When you hire someone who is an expert it will show. Hiring a professional photographer could take your business to the next level. Commercial photography is about more than just a pretty picture, it’s about translating a concept into a stand out image that will sell your product. It’s an investment for your brand. I’ve had clients tell me that sells have gone up after utilizing the beautiful imagery I’ve created for them. What business owner doesn’t want that? Are you ready to level up?  Click here and let’s talk about your marketing needs.

Valter’s of Salt Lake City | Chef Memoir and Cookbook

Last summer I got to check off a career bucket list item. I got to photograph my first cookbook. It was such an amazing experience. Most jobs that I work on are more short lived, but doing a cookbook requires much more time. With all this time, I got to know Valter, Elaine (the author), Christina (the creative director), and some of the talented people who work at Valter’s. We photographed in the restaurant, in the kitchen, the farm where he sources produce, and the place butches where he gets his meat. It was a dynamic project that kept me on my toes. The time spent with them will be something I’ll always look back on with fondness. 

Valter is a true artist. His meals are not only delicious, but inventive, creative, and beautiful. He sketches each dish before it’s created. Now I’ve seen other chefs do this as I’ve watched various documentaries about chefs on Netflix, but to see him in action, was a different experience all together. The dishes we samples were divine and inventive. Watching him handle produce on the farm to putting ingredients together in the kitchen I could see the care and the passion that he has for the food. It comes across in his restaurant as well.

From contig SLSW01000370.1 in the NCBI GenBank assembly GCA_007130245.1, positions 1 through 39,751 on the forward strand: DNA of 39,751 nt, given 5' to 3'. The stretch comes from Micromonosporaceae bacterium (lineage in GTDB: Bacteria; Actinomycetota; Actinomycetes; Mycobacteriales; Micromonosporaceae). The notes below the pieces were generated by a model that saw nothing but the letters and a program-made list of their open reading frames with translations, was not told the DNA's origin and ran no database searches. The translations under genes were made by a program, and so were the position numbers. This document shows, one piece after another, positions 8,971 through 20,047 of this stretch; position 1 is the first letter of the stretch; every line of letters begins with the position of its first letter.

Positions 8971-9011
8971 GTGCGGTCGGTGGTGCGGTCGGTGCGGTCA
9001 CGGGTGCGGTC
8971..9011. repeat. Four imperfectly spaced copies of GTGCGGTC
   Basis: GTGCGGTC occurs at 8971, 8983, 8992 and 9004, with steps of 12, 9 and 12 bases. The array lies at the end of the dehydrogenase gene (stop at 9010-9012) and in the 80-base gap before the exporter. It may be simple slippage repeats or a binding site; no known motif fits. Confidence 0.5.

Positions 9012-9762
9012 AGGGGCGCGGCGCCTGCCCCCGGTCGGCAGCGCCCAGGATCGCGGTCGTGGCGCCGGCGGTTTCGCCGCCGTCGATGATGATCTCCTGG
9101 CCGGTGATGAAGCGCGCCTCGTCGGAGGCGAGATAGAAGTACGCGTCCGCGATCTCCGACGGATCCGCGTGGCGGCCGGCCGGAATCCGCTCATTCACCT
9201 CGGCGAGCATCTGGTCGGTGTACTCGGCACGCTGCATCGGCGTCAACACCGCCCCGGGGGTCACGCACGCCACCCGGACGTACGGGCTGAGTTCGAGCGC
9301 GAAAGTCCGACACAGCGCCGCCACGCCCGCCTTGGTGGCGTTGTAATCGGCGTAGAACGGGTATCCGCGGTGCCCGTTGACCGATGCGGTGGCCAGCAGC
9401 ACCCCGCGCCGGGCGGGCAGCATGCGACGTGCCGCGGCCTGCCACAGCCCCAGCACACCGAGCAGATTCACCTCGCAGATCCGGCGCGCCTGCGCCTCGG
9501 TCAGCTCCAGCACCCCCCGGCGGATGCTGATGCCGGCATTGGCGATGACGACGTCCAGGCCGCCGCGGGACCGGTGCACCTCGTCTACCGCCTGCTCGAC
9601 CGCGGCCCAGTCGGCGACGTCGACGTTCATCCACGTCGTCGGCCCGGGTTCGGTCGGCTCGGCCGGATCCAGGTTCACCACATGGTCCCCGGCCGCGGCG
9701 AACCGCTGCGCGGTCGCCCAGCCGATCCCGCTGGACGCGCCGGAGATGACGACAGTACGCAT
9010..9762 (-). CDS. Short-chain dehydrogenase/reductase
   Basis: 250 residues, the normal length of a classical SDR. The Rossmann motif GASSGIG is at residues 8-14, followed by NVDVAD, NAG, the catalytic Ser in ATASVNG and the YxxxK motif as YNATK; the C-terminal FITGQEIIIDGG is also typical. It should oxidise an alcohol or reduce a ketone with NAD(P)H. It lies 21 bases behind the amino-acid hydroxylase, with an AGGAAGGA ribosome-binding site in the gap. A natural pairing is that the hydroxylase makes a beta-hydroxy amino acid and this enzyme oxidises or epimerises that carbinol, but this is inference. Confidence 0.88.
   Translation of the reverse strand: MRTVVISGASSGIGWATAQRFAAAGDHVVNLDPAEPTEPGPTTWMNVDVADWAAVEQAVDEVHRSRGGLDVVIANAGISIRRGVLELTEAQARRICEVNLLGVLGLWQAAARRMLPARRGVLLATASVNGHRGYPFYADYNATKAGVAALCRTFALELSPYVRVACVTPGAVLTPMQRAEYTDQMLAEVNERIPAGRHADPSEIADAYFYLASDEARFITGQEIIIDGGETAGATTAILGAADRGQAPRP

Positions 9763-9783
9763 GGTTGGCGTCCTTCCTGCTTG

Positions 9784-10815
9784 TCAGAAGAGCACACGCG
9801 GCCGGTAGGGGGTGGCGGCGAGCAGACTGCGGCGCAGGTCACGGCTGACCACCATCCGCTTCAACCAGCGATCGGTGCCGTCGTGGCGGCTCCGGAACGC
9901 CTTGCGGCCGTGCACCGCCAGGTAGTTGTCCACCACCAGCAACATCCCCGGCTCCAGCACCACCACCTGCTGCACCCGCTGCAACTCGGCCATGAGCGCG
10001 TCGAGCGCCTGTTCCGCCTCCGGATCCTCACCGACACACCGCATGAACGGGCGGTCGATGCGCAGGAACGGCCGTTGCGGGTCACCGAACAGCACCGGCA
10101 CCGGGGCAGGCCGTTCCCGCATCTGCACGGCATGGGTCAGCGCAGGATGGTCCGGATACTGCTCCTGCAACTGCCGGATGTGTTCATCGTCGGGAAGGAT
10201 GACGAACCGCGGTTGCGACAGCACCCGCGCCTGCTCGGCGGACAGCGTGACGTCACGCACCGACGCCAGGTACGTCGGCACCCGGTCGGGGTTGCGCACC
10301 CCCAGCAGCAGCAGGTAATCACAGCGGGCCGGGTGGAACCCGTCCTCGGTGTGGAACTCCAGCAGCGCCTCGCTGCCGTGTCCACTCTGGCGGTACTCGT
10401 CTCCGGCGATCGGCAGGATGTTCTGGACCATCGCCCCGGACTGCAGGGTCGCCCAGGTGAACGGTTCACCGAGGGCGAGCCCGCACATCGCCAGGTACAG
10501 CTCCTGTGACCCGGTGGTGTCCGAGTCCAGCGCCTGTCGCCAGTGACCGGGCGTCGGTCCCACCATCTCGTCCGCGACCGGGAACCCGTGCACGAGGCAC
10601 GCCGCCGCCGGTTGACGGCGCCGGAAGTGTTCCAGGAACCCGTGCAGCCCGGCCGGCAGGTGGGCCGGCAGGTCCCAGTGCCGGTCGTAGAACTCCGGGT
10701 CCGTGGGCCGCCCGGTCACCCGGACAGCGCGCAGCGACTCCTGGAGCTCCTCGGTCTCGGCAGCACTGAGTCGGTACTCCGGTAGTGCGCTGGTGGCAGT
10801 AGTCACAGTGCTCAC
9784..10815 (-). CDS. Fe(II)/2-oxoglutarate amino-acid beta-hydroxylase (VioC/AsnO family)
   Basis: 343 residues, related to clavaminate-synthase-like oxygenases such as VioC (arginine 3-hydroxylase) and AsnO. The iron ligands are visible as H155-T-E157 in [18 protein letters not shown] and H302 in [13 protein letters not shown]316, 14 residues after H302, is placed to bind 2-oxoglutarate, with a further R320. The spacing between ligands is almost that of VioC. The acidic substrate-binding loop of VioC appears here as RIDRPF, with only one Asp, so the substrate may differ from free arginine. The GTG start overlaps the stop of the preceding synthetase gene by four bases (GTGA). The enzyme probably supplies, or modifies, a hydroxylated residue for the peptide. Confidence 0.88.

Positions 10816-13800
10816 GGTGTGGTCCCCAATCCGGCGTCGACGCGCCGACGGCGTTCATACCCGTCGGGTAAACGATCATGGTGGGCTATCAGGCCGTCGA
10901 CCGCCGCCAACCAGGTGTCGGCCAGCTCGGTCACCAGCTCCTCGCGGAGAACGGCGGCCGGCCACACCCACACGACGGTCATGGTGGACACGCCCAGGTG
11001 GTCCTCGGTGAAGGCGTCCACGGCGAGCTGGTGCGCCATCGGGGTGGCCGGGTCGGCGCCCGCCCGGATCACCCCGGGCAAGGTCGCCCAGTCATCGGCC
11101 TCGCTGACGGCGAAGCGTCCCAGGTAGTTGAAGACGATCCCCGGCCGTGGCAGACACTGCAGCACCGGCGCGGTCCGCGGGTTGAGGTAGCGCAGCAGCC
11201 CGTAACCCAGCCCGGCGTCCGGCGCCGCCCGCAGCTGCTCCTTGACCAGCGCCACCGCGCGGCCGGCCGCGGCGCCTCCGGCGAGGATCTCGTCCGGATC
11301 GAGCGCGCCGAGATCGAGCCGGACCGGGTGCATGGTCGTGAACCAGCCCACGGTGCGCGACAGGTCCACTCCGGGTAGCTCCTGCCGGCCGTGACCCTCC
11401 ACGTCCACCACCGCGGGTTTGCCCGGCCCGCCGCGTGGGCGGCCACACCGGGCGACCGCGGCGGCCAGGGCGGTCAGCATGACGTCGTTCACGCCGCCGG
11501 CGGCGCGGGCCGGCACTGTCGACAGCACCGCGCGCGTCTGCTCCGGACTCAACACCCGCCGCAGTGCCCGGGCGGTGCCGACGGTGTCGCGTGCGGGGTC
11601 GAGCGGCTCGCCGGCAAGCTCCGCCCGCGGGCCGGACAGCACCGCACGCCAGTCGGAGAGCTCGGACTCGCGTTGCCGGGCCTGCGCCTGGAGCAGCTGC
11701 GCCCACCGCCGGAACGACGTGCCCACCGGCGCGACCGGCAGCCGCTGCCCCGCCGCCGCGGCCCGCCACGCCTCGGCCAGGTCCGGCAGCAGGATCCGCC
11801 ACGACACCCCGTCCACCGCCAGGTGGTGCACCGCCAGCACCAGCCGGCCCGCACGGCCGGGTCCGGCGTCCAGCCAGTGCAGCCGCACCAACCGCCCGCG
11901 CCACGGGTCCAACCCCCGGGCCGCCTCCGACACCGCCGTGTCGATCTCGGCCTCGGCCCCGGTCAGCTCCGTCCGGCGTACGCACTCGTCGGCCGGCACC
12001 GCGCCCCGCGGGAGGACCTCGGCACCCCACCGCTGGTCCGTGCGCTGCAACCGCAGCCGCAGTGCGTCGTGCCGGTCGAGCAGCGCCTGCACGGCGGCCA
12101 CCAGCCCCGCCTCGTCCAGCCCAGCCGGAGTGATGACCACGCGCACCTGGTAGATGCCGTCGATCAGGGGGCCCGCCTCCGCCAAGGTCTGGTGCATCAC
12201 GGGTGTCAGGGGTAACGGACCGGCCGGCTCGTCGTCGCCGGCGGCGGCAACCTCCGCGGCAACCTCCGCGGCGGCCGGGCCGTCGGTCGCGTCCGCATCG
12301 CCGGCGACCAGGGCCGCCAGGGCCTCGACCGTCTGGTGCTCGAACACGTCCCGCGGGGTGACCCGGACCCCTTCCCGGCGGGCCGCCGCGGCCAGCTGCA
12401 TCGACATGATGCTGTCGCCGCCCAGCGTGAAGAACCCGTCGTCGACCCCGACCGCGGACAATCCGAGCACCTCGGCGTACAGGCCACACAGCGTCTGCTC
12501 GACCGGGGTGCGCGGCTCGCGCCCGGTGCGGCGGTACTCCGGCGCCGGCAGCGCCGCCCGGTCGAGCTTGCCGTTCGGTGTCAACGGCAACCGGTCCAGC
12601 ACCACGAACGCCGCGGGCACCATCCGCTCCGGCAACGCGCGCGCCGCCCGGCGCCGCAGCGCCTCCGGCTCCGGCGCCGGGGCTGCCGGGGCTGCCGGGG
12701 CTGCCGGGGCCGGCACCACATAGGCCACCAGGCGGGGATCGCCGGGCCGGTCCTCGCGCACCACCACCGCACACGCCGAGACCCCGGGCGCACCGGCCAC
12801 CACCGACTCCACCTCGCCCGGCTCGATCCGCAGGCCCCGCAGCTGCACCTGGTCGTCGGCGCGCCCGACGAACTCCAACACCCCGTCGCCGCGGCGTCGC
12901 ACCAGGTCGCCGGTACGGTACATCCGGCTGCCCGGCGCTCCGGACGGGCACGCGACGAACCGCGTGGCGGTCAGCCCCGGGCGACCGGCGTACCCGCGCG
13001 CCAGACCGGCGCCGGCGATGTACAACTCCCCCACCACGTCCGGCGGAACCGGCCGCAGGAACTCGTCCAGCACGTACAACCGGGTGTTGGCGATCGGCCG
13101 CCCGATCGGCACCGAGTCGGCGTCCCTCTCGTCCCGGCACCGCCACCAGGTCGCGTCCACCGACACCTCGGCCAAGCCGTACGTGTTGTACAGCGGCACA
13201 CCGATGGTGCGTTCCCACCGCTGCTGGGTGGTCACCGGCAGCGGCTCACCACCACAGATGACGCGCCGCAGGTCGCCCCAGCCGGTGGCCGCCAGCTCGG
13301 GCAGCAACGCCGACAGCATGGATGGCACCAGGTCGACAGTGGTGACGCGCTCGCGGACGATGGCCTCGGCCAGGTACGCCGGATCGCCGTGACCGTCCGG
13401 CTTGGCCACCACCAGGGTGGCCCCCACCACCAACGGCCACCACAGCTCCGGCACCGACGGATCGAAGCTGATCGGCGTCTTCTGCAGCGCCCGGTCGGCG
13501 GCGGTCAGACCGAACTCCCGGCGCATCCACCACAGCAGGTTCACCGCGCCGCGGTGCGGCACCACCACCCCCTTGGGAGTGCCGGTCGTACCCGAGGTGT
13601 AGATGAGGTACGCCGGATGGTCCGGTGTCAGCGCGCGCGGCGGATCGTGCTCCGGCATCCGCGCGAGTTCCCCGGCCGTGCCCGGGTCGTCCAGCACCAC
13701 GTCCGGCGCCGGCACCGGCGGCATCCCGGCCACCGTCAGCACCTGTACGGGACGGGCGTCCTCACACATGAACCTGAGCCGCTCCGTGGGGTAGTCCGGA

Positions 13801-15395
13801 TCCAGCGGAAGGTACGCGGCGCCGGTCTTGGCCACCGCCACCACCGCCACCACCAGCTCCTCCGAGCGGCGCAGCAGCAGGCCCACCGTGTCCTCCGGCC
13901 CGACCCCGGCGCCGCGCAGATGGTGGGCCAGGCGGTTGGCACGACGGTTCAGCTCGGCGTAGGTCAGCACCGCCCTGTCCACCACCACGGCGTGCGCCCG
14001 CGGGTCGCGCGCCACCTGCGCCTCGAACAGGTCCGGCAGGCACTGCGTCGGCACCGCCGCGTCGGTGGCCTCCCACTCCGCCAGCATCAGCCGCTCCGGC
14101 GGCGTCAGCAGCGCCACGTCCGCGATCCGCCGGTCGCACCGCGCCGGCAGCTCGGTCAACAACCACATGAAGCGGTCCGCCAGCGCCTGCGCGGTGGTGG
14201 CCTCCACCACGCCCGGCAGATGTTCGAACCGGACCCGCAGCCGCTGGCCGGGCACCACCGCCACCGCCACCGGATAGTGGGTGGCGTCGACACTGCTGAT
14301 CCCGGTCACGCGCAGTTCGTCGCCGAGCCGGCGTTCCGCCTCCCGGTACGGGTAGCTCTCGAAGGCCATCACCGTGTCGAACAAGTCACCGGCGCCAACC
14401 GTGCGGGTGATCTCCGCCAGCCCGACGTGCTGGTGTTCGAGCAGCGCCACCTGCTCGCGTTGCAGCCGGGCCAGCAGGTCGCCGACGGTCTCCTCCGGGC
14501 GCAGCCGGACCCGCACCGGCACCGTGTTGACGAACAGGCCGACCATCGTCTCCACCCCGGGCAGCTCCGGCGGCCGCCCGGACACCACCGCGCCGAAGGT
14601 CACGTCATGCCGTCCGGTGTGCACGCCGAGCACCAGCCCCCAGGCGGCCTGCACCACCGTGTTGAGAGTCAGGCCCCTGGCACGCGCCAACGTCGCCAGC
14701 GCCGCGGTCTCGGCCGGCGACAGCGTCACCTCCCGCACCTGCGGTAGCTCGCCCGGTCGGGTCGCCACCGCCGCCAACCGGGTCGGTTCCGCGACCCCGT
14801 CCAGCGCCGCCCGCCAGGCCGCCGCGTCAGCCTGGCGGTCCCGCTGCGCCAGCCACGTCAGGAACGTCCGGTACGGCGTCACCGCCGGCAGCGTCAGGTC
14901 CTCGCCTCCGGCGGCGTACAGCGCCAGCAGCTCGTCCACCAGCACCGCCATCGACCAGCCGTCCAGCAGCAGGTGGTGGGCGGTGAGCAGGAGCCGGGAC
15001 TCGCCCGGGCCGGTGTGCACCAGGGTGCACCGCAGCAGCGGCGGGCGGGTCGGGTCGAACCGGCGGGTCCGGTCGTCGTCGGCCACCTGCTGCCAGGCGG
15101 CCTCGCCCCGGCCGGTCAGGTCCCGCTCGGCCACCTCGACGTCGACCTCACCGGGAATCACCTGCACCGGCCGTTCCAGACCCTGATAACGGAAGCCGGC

You can view portions of the book and order it here.


Homemade Gyoza | Utah Food Photographer

Making gyoza was one of my favorite things we did as a family when I was growing up. It was a bonding experience to sit around the table, talking, stuffing gyoza wrappers with delicious pork filling. I remember trying, and mostly failing to make the perfectly crimped edges and being elated when that elusive success came. I remember waiting with anticipation as my parents steamed and browned each divine bundle. I smile, thinking back on the childhood struggle of trying to master chop sticks, ultimately succumbing to stabbing the dumpling with a stick, instead of gently pinching it… I eventually learned how to use them. We didn’t make gyoza often. Maybe once a year, if that. But everyone always loved when we did. I recently made them with my own children. Something I hope we do many more times. I hope it will be something they look back on with the same fondness that I do of my childhood moments making this same dish. 

Beverage Photography | Trader Joe’s Sparkling Lemonade

Here are a couple of shots I did not too long ago of Trader Joe’s sparkling lemonades. This was a fun shoot to work on. Lighting glass is quite different from lighting food and I loved the switch up. I hope to be doing many more beverage photoshoots in the future. 

Aren’t these bottles beautiful? I love their shape!